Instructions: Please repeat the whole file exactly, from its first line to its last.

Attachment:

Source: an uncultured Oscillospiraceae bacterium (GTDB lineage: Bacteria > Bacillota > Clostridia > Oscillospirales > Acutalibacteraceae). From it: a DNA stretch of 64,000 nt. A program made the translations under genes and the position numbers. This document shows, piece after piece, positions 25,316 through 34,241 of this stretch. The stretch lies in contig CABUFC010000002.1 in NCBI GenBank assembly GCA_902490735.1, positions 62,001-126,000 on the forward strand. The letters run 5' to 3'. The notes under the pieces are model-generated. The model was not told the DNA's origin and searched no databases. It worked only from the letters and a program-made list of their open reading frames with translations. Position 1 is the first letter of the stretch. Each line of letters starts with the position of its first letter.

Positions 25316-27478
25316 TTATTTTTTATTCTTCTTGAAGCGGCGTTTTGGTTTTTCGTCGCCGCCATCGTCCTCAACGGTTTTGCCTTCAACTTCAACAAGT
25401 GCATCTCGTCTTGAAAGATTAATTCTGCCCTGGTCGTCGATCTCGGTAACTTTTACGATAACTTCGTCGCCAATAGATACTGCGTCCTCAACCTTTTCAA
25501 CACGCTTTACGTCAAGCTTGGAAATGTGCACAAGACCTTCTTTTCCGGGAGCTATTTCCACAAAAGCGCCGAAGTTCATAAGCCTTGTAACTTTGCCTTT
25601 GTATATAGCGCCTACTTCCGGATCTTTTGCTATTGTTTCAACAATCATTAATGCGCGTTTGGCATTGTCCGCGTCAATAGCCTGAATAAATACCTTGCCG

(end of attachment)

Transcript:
Source: an uncultured Oscillospiraceae bacterium (GTDB lineage: Bacteria > Bacillota > Clostridia > Oscillospirales > Acutalibacteraceae). From it: a DNA stretch of 64,000 nt. A program made the translations under genes and the position numbers. This document shows, piece after piece, positions 25,316 through 34,241 of this stretch. The stretch lies in contig CABUFC010000002.1 in NCBI GenBank assembly GCA_902490735.1, positions 62,001-126,000 on the forward strand. The letters run 5' to 3'. The notes under the pieces are model-generated. The model was not told the DNA's origin and searched no databases. It worked only from the letters and a program-made list of their open reading frames with translations. Position 1 is the first letter of the stretch. Each line of letters starts with the position of its first letter.

Positions 25316-27478
25316 TTATTTTTTATTCTTCTTGAAGCGGCGTTTTGGTTTTTCGTCGCCGCCATCGTCCTCAACGGTTTTGCCTTCAACTTCAACAAGT
25401 GCATCTCGTCTTGAAAGATTAATTCTGCCCTGGTCGTCGATCTCGGTAACTTTTACGATAACTTCGTCGCCAATAGATACTGCGTCCTCAACCTTTTCAA
25501 CACGCTTTACGTCAAGCTTGGAAATGTGCACAAGACCTTCTTTTCCGGGAGCTATTTCCACAAAAGCGCCGAAGTTCATAAGCCTTGTAACTTTGCCTTT
25601 GTATATAGCGCCTACTTCCGGATCTTTTGCTATTGTTTCAACAATCATTAATGCGCGTTTGGCATTGTCCGCGTCAATAGCCTGAATAAATACCTTGCCG